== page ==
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Viewer Viewpoint - Degenerative Myelopathy - Is It Stalking Your Dog?

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This interview article was submitted by Marjorie Zimmerman

As many of you know, I lost my once-in-a-lifetime German Shepherd Dog, IKE. He died shortly after being diagnosed with degenerative myelopathy (DM. His death was unrelated to that diagnosis. When looking for help, information and proactive steps to take in what I viewed as an upcoming battle, I was lucky enough to fall into the competent hands of Marjorie Zimmerman.

Her story, and the detailed information she so willingly shares, has special value for all working and sport dog breeders and handlers. IKE would want me to share this with you.

Let’s stop treating DM as a controversial disease, something never to be mentioned in breeding circles. Knowledge is power.

Interview

Q: Marj, tell us a little bit about yourself.
A: I have been owned and loved by German Shepherd Dogs since 1967. I was a pet owner who had the rug ripped out from beneath my feet when my beloved Jack Flash got a diagnosis of a disease I’d never heard of before, degenerative myelopathy. My world imploded.

I may lead an ordinary life, but it isn’t my way to just sit back and accept the inevitable.

Q: How did DM become your “cause?”
A:DM did not become my cause – it became my enemy.

Jack’s courage and loyalty averted an attempted car jacking. Jack Flash saved my life, but I would be unable to save his. I am one of those people in this world who do not to commit to a lot, but when I do take on a project, hell could freeze over, and I would still keep plodding forward.

When DM took Jack Flash from me that commenced all out war!

Q: How did you start your war?
A: The more I investigated DM, the more I found it to be a big dark secret – an unmentionable to breeders. When Jack Flash was diagnosed with degenerative myelopathy in 1997, I made up my mind not to accept the neurologist’s dismal statement that there was nothing to be done. I began searching the Internet to find out if someone was researching DM, and hoping such research could possibly help.

My journey for answers led me to the computer, the world of message boards and various online communities. Through the kindness of strangers, I was led to Roger Clemmons, DVM, Ph.D. He was actively engaged in researching degenerative myelopathy at the University of Florida, as he had been doing throughout his career. While no cure was on the horizon, Dr Clemmons had instituted a treatment program to slow the progression of DM. I found Dr. C to be wonderfully warm-hearted and highly intelligent.

Shortly after our first communication, I founded the Degenerative Myelopathy Support Group. Through his help, members are able to cope with the difficult times and the debilitating problems. Dr. Clemmons continues to share his knowledge with our group and I am the go-between.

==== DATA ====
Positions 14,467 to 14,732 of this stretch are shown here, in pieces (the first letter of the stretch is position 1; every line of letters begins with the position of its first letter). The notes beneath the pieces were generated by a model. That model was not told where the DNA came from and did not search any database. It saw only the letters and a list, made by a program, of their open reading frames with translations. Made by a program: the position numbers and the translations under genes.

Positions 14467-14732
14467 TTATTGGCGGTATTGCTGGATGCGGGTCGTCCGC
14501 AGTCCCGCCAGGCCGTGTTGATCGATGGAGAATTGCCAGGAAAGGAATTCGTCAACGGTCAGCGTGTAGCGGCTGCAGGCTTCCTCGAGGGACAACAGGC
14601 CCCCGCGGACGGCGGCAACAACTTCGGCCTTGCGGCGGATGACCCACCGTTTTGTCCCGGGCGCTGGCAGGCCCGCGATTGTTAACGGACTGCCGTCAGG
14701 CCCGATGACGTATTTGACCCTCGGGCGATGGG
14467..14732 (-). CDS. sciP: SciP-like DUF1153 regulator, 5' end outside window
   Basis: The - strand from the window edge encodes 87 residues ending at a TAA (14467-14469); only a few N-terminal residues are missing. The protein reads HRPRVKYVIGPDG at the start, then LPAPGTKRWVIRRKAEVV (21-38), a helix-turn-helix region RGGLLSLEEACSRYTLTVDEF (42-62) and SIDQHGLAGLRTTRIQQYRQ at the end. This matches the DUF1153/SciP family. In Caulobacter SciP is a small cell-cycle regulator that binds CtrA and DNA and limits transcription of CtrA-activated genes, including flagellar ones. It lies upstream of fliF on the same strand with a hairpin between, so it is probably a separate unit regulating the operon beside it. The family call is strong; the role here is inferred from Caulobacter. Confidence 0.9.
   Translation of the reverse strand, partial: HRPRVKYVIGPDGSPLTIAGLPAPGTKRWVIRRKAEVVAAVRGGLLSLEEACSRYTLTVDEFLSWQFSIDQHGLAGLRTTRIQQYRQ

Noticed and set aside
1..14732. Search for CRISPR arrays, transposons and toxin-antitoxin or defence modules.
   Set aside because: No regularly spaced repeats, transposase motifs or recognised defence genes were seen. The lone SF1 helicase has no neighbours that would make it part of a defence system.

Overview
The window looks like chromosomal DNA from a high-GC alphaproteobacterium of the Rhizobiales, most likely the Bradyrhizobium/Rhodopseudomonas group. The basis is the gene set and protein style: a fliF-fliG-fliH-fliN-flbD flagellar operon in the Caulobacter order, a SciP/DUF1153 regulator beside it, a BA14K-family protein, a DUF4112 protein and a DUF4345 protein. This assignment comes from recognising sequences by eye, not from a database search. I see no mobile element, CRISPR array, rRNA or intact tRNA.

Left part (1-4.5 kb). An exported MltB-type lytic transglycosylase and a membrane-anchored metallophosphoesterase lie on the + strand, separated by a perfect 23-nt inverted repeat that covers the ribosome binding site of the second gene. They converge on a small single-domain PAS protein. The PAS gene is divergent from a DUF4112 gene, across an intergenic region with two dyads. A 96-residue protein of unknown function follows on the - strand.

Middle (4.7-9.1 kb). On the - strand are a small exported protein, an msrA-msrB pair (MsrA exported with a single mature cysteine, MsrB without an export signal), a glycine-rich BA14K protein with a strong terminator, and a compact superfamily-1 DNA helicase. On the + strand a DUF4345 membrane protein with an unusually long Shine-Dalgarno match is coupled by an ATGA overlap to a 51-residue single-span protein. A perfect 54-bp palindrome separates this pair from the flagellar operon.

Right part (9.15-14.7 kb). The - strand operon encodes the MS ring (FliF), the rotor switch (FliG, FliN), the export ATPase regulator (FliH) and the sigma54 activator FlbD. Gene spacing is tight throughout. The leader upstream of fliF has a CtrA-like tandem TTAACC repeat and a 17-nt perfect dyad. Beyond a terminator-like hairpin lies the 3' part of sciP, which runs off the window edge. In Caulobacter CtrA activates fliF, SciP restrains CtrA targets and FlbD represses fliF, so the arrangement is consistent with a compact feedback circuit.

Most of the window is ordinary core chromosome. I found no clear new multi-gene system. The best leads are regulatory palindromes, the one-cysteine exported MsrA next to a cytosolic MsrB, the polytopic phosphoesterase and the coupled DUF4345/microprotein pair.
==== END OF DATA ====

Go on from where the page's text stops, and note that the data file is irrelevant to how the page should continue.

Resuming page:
Q: How did that treatment program work for Jack Flash?
A: Jack outlived his 2 to 3 month prognosis by 13 months, while maintaining quality of life. I promised Jack, as his eyes closed for the last time, that in his honor I would continue to battle DM, until the disease that took him from me would also be permanently laid to rest.

A: Facts about DM must be out in the open, and that’s why I’m talking.

Q: What exactly is degenerative myelopathy?
A: Degenerative myelopathy is a progressive disease involving the spinal cord. It is thought to be an inflammatory, autoimmune disease, variable in its presentation and course, in which the immune system attacks the dog’s central nervous system. This attack leads to a loss of insulation around the nerve fibers (myelin) and of nerve fibers (axons).

The animal can no longer walk, once the nerves in the spinal cord are destroyed, because without nerve connections, muscles cannot work. Control pathways that make muscles work are located all throughout the spinal cord.

Q: In which breeds is it most common?
A: So far, the following breeds have been found to develop the same type of DM as that seen in the German Shepherd Dog: Belgian Sheepdog, Old English Sheepdog, Weimaraner, Rhodesian Ridgeback, Chesapeake Bay Retrievers, Labs and possibly the Great Pyreenes. Confirmation of diagnosis in other breeds is very important.

It is seen with relative frequency in German Shepherd Dogs; therefore, it appears there is a genetic predisposition in this breed. While many breeds suffer from a myelopathy that is progressive, the particular degenerative myelopathy of the German Shepherd Dog is unique, as it is believed to be an autoimmune disease.

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